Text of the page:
J. G. Harlond (Jane) grew up near the sea in the South West of England. She studied in Britain and the United States, obtaining a BA (Hons) in Cultural Studies, an MA in Social and Political Thought, and teaching qualifications. For many years, Jane worked in European international schools and wrote school textbook material. In 2010, she gave up an enjoyable, safe, and successful job to also write fiction.
Jane's fascination with historical novels began while still at school, when she would read anything by Jean Plaidy or Daphne Du Maurier instead of doing her homework. Later, she moved on to a much wider range of books, but particularly liked Dorothy Dunnett, John Le Carré, and Mary Wesley: three very different authors whose well-chosen prose weaves intrigue and sharp descriptive detail into compelling stories. What interests her most about fiction is the manner in which a reader can experience the universal emotions of love, hate, jealousy, and greed through invented narrative, and the way it demonstrates how real and fictitious characters’ life choices affect and are affected by real events and other people’s actions. Jane's novels also consider the influence of genetic inheritance, showing how family traits, physical appearance, and personality can follow through or skip and re-emerge in different generations.
When she’s not writing, Jane is busy looking after an aging but spirited horse, trying to keep a small but demanding garden in order, and doing her best to stay up to date with what her family is doing in various parts of the world. Travel, it seems, is something of a Harlond family trait.
For more information, please visit J. G. Harlond's website.
J.G. Harlond: Local Resistance: On a stormy night in March 1941, Maisie Rose Hawkins leaves her drunk husband, Stan, out in the rain—and he disappears. Detective Sergeant Bob Robbins and young PC Laurie Oliver are called out to investigate and discover that Stan’s small fishing boat is gone, the rope sawn through. As Bob searches for answers, it becomes apparent that in this small Cornish village where everyone knows everything about everybody, nobody quite knows the truth. Beneath the surface of village life, a fierce battle is being waged against wartime deprivations. Shopkeepers quietly evade rationing restrictions. Food inspector Archibald Bantry, charged with enforcing those restrictions, dies in a suspicious car crash. Various leads connect a sea cave full of smuggled black-market goods to the missing Stan Hawkins. And what seems like the work of local malcontents becomes more complex and dangerous when Bob stumbles on the truth in a disused copper mine, where a much deadlier affair is underway.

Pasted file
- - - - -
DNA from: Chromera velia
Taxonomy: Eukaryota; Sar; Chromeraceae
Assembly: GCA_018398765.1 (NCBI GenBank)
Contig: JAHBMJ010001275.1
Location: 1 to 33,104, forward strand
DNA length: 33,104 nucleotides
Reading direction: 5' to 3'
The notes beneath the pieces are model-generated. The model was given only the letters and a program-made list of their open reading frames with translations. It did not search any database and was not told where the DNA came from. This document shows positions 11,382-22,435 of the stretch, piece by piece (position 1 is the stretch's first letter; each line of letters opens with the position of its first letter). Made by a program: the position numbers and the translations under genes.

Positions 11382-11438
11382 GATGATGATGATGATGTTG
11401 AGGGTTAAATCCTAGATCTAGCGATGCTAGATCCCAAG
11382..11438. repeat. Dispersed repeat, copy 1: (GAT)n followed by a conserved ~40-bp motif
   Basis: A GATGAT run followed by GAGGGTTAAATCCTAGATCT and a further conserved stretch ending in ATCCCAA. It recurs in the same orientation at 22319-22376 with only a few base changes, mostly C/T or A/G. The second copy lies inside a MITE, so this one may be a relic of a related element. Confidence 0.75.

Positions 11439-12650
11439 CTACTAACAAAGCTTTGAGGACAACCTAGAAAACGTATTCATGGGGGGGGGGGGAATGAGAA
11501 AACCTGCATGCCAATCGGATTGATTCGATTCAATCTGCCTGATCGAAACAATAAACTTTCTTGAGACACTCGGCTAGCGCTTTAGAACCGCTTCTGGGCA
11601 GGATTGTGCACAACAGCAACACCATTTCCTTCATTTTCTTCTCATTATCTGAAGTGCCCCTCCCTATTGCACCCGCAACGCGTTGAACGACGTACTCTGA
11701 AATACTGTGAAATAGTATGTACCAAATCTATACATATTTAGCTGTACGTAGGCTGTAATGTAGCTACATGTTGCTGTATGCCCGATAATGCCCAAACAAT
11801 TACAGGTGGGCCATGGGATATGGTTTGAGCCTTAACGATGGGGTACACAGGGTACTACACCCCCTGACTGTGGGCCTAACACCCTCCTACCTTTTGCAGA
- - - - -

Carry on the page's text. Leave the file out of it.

J. G. Harlond: The Empress Emerald. Abandoned as a child in a Bombay orphanage, Leo Kazan’s life takes an unanticipated turn when he becomes the protégé of Sir Lionel Pinecoffin, the city’s District Political Officer in Bombay. Under Pinecoffin’s tutelage, the boy, adept at learning languages and theft, is trained as a spy and becomes immersed in international espionage, revolutionary politics, and diamond smuggling. In 1918, during a visit to London, he has a brief but memorable affair with a young English woman Davina Dymond in London before leaving for Russia. Separated, their lives take different turns. As he matures Leo begins to question his family history, seeking to uncover the truth about his parents. A pregnant Davina is married off and exiled to Spain, where she gives birth to Leo’s daughter. They are fated to meet again in Gibraltar in 1936, their love rekindled. But a new war plunges Europe into crisis, the Spanish Civil War tearing them apart, leaving, Leo and Davina in a fight to reclaim their lives and their love amid the violent storms of war.
Praise for The Empress Emerald
"In epic and enthralling novel of love and separation, betrayal and treachery, which sweeps the reader across continents from India and Russia to Spain and England. Individual lives are torn apart by the flood of war and political manipulation, yet even as they struggle in that drowning tide, Leo and Davina discover their own identities and place of belonging. Cinematic, with a rich tapestry of colour and characters." Karen Maitland, Best-selling author and winner of Prix d’or for Best International Noir Novel, The Gallows Curse.
A Turning Wind: From the trading colony of Goa to the royal courts of England and Spain, Ludo da Portovenere completes difficult and dangerous secret commissions on his own terms and for his own reasons. But, as these tasks bring him closer to success, Ludo is forced to confront dangerous secrets of his own. While Ludo pursues a delicate mission for the English queen in the Spanish royal court, Alina, Baroness Metherall, faces new challenges and dangers as she comes to terms with what it means to be married to one person and love another. Ultimately, Ludo and Alina must decide who they really are, and to what extent their shared past should influence their future.